Breakthrough Technology for Studying Extracellular Vesicles in Regenerative Medicine

Stem cells play a pivotal role in regenerative medicine because of their unique ability to transform into many different cell types within the body. This allows them to repair and replace damaged or diseased tissues and organs, and offers the potential for groundbreaking treatments and therapies. However, safety concerns and complicated regulatory pathways limit their use in the clinic.

As an alternative, researchers are now exploring extracellular vesicles (EVs) and their potential to treat a variety of medical conditions. EVs are secreted by all the body’s cells, including stem cells, and have gained attention for their potential to influence the behaviour of cells within the body. These tiny vesicles play a crucial role in cell communication and can influence cell behaviour, such as growth and differentiation. What makes them particularly appealing in regenerative medicine is that they share similarities with stem cells but don’t possess tumorigenic potential, meaning they don’t have the risk of uncontrolled cell growth and division that commonly leads to cancer.

Cells are usually studied by researchers using traditional methods such as Western blotting but since EVs are so small, very large amounts of them are required for analysis, making these usual methods difficult to use. In this paper by Josette C. van Maanen and colleagues, they discuss a cutting-edge technology called DigiWest, which offers a powerful new tool for studying EVs and has the potential to change the way EVs are analysed.

Introducing DigiWest

DigiWest combines Western blotting with tiny bead-based arrays which enables the identification of multiple EV markers all at once. This removes the need to have large quantities of them to be analysed. DigiWest is unique for its remarkable sensitivity and the ability to work with smaller samples compared to traditional Western blotting, making it highly efficient and cost-effective.

Josette C. van Maanen and her colleagues have shown the effectiveness of DigiWest for EV characterization specifically, by using a range of samples from various sources and species. Their research includes EVs from pig and dog notochordal cells (important for intervertebral disk regeneration), and EVs isolated from human milk, and mesenchymal stem cells. The technology accurately identifies multiple EV markers, providing valuable insights into EV characteristics that may hold the key to future treatment options for regenerative medicine.

A Look to the Future:

DigiWest’s success in this study opens up new possibilities for EV research in regenerative medicine. This technology promises to expedite the process of understanding and harnessing the potential of EVs for medical treatments. As more researchers adopt DigiWest, we can expect further advancements in regenerative medicine and potentially life-changing therapies that harness the power of these tiny but remarkable extracellular vesicles.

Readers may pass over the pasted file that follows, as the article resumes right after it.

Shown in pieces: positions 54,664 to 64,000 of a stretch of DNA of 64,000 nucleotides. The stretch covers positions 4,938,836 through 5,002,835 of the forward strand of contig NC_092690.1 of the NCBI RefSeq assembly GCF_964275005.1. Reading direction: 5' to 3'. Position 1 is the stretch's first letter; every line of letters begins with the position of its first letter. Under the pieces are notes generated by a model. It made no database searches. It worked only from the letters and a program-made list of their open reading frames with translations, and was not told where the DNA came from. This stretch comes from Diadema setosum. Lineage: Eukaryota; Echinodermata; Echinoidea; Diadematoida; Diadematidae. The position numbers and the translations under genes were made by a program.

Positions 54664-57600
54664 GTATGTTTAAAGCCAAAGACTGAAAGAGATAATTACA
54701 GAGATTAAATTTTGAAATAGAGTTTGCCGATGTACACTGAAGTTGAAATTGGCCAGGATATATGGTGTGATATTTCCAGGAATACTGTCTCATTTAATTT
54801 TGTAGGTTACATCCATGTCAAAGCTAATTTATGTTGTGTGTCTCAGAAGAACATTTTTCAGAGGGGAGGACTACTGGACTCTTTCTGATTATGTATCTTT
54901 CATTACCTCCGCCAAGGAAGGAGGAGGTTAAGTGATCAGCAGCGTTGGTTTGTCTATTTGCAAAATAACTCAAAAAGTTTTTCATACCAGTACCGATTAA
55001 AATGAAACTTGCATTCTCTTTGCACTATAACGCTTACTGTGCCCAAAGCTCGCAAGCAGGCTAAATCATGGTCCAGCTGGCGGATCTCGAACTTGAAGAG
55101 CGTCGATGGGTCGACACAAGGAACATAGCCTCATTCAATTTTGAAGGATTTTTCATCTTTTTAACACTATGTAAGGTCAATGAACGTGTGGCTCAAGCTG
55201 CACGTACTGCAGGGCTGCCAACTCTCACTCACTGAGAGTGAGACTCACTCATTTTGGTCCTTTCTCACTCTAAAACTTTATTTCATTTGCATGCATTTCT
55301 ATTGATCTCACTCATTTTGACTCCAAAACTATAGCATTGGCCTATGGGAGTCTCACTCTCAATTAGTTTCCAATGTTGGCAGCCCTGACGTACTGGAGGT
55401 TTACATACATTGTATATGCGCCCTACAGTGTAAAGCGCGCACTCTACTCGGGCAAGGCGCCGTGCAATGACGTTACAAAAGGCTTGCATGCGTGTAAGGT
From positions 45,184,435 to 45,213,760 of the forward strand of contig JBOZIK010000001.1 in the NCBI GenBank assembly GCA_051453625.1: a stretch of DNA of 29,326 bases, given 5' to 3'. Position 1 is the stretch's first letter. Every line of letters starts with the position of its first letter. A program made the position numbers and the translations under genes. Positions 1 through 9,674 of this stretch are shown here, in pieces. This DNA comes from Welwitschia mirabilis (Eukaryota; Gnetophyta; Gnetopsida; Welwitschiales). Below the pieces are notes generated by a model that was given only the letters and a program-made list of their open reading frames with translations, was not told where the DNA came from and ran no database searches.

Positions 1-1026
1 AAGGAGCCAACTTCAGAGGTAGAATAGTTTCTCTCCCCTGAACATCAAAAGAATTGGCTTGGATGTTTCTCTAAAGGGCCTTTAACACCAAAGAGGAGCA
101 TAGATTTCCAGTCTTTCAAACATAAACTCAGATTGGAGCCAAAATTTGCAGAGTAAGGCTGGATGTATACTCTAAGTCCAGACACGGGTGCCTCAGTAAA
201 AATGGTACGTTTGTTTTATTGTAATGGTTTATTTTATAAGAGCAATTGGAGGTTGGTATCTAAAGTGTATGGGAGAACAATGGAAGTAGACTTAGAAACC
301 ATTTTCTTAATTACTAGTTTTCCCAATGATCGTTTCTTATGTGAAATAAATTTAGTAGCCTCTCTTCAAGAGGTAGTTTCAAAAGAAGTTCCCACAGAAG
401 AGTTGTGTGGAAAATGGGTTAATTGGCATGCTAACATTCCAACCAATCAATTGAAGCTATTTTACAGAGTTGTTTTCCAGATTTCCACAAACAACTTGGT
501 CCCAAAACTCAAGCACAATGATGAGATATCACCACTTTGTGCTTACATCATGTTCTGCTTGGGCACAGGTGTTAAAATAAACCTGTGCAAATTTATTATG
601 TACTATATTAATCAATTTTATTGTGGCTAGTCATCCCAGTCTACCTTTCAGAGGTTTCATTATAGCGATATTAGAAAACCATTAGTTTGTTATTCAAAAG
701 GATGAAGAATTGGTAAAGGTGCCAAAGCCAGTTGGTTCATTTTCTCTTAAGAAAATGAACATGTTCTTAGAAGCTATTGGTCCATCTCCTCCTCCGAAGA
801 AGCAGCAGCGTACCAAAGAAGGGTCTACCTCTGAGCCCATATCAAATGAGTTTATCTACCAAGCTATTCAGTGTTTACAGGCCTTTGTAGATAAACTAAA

A Combined Western and Bead-Based Multiplex Platform to Characterize Extracellular Vesicles

Authors: Josette C. van Maanen, Frances C. Bach, Theresa S. Braun, Alberta Giovanazzi, Bas W. M. van Balkom, Markus Templin, Marca H. M. Wauben , Marianna A. Tryfonidou

First published: 29th November 2023

Abstract: In regenerative medicine, extracellular vesicles (EVs) are considered as a promising cell-free approach. EVs are lipid bilayer-enclosed vesicles secreted by cells and are key players in intercellular communication. EV-based therapeutic approaches have unique advantages over the use of cell-based therapies, such as a high biological, but low immunogenic and tumorigenic potential. To analyze the purity and biochemical composition of EV preparations, the International Society for Extracellular Vesicles (ISEV) has prepared guidelines recommending the analysis of multiple (EV) markers, as well as proteins coisolated/recovered with EVs. Traditional methods for EV characterization, such as Western blotting, require a relatively high EV sample/protein input for the analysis of one protein. We here evaluate a combined Western and bead-based multiplex platform, called DigiWest, for its ability to detect simultaneously multiple EV markers in an EV-containing sample with inherent low protein input. DigiWest analysis was performed on EVs from various sources and species, including mesenchymal stromal cells, notochordal cells, and milk, from human, pig, and dog. The study established a panel of nine antibodies that can be used as cross-species for the detection of general EV markers and coisolates in accordance with the ISEV guidelines. This optimized panel facilitates the parallel evaluation of EV-containing samples, allowing for a comprehensive characterization and assessment of their purity. The total protein input for marker analysis with DigiWest was 1 μg for all nine antibodies, compared with ∼10 μg protein input required for traditional Western blotting for one antibody. These findings demonstrate the potential of the DigiWest technique for characterizing various types of EVs in the regenerative medicine field.

Funding information: This project has received funding from the European Union’s Horizon 2020 research and innovation program under grant agreement No. 825925 and the Dutch Arthritis Society (LLP22). The research of A.G. was supported by the European Union’s Horizon 2020 research and innovation program under the Marie Skłodowska-Curie grant agreement No. 722148.

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